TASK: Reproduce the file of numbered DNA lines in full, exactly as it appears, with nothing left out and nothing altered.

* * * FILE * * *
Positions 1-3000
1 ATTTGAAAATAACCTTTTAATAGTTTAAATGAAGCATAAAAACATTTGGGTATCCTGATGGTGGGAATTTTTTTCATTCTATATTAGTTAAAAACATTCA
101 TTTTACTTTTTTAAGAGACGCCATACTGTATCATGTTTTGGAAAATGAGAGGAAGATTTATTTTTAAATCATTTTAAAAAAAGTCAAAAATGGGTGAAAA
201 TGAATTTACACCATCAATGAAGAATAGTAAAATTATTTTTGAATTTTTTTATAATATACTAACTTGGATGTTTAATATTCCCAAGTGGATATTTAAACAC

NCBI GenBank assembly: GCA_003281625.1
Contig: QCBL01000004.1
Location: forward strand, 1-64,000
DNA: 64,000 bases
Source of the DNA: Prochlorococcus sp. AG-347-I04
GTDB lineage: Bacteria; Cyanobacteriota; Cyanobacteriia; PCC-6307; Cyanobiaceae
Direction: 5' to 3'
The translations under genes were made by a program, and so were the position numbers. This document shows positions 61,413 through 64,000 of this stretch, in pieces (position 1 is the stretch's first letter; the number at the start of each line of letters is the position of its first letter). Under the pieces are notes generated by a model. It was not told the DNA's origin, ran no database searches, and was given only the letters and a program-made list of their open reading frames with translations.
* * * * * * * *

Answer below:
Positions 1-3000
1 ATTTGAAAATAACCTTTTAATAGTTTAAATGAAGCATAAAAACATTTGGGTATCCTGATGGTGGGAATTTTTTTCATTCTATATTAGTTAAAAACATTCA
101 TTTTACTTTTTTAAGAGACGCCATACTGTATCATGTTTTGGAAAATGAGAGGAAGATTTATTTTTAAATCATTTTAAAAAAAGTCAAAAATGGGTGAAAA
201 TGAATTTACACCATCAATGAAGAATAGTAAAATTATTTTTGAATTTTTTTATAATATACTAACTTGGATGTTTAATATTCCCAAGTGGATATTTAAACAC

NCBI GenBank assembly: GCA_003281625.1
Contig: QCBL01000004.1
Location: forward strand, 1-64,000
DNA: 64,000 bases
Source of the DNA: Prochlorococcus sp. AG-347-I04
GTDB lineage: Bacteria; Cyanobacteriota; Cyanobacteriia; PCC-6307; Cyanobiaceae
Direction: 5' to 3'
The translations under genes were made by a program, and so were the position numbers. This document shows positions 61,413 through 64,000 of this stretch, in pieces (position 1 is the stretch's first letter; the number at the start of each line of letters is the position of its first letter). Under the pieces are notes generated by a model. It was not told the DNA's origin, ran no database searches, and was given only the letters and a program-made list of their open reading frames with translations.